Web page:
Miseries of allergies are faced by millions of people all over the world, with allergic reactions involving the eyes being a common complaint. A reaction that affects the conjunctiva, a clear layer of skin overlying the eyes, is commonly referred to as allergic conjunctivitis. It is a common condition that occurs when the eyes react to allergen which creates irritation. Symptoms and Causes Many eye allergies are caused by the body’s response to allergens in the air — both indoors and outdoors. People who suffer from eye allergies usually have nasal allergies as well, with an itchy, stuffy nose and sneezing. It is usually a temporary condition associated with seasonal allergies. What has been observed is that eye allergies can develop from exposure to other environmental triggers. Most common airborne allergens are pet dander, dust, smoke, perfumes, or even foods. If the exposure is ongoing, the allergies can be more severe, with significant burning and itching and even sensitivity to light. Prevention and treatment
- Removing your contacts: Because the surface of contact lenses can attract and accumulate airborne allergens, consider wearing only eyeglasses during allergy season.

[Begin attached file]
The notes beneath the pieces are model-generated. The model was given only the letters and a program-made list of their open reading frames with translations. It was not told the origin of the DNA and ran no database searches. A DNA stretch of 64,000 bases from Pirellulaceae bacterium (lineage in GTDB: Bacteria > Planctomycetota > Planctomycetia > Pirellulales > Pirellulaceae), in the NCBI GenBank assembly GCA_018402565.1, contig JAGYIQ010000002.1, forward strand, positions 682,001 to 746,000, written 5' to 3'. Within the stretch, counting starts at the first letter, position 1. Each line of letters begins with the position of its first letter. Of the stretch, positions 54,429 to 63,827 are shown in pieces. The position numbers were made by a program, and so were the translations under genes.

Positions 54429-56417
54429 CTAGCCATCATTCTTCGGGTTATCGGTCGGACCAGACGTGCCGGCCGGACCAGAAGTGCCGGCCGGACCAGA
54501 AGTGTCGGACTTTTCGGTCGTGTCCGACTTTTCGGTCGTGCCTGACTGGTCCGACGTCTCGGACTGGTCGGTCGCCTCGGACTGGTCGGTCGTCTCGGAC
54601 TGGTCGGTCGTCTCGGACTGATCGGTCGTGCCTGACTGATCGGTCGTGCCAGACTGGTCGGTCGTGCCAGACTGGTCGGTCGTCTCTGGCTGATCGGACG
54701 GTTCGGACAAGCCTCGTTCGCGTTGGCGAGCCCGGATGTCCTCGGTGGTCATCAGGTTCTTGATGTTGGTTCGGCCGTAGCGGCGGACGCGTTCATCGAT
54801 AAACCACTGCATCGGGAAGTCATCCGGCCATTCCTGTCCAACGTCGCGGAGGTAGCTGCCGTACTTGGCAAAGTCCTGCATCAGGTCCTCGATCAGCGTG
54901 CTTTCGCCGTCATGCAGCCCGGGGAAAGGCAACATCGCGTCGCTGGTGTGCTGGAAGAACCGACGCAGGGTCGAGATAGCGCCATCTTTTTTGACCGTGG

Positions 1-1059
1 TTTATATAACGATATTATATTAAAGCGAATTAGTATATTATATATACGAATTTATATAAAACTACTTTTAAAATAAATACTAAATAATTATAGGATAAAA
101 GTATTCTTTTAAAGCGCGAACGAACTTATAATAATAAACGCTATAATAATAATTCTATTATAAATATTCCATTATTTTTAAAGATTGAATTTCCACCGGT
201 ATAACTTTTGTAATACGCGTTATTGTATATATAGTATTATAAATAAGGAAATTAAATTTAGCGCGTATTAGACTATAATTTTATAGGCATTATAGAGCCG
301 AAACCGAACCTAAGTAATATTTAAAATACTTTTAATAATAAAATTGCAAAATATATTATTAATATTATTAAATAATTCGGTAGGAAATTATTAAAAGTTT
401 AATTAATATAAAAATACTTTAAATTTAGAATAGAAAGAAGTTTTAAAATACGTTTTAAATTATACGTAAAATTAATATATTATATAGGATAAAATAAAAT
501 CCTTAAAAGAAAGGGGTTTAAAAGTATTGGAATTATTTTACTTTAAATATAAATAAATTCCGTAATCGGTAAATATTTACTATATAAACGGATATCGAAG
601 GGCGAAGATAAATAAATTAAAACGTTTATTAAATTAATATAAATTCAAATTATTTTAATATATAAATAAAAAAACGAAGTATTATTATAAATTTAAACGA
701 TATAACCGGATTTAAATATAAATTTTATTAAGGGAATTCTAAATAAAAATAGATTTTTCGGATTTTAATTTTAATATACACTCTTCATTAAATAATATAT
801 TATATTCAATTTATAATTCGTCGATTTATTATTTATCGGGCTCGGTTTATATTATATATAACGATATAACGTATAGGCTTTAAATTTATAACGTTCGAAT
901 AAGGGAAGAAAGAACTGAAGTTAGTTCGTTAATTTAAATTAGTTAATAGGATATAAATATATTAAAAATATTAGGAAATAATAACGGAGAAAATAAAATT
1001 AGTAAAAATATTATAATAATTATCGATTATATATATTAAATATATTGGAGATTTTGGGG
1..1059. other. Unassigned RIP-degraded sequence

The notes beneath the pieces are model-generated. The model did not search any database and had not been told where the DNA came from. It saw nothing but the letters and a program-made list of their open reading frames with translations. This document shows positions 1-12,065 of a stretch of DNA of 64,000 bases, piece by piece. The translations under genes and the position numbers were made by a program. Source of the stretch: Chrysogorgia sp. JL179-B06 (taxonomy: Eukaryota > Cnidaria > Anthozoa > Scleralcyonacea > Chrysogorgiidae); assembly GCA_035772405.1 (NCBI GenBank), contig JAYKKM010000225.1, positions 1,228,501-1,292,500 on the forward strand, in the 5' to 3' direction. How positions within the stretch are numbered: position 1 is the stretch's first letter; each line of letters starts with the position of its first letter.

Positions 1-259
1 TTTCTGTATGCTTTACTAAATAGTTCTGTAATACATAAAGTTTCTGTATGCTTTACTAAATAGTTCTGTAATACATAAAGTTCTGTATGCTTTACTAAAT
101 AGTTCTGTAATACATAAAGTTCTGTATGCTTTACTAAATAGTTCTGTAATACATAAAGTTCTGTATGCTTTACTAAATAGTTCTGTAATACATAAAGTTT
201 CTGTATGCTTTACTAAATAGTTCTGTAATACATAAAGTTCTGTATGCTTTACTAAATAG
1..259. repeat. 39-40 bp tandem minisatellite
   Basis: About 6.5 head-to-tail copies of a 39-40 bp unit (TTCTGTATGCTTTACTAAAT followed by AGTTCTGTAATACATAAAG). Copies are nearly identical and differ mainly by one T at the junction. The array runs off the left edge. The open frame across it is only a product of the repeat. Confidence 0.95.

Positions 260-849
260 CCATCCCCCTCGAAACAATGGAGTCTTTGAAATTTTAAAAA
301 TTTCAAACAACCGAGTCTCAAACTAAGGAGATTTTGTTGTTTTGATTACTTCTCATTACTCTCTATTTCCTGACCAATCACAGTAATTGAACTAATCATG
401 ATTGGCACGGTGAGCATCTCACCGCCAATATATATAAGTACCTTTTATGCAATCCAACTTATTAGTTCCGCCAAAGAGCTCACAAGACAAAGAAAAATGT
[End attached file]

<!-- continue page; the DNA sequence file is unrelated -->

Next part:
- Over-the-counter medicines: Many anti-allergic medications may contain steroids, long term use of which has adverse effects leading to glaucoma and cataract. It is best to avoid self-medication and consult an eye specialist especially for chronic cases.
- Prescription medications: If your allergy symptoms are persistent or relatively severe, you may need your eye doctor to prescribe a stronger medication.
- Immunotherapy: This is a treatment where an allergy specialist injects you with small amounts of allergens to help you gradually build up immunity.
- Try to avoid contact with the possible triggers which cause your eye allergies.
- Don't rub your eyes if they itch. This will release more histamine and make your eye allergy symptoms worse.
- Use plenty of eye drops to wash airborne allergens from your eyes. Ask your eye doctor about proper medication and hygiene practices.
- Cut down your contact lens wear or switch to daily disposable lenses to reduce the build-up of allergens on your lenses.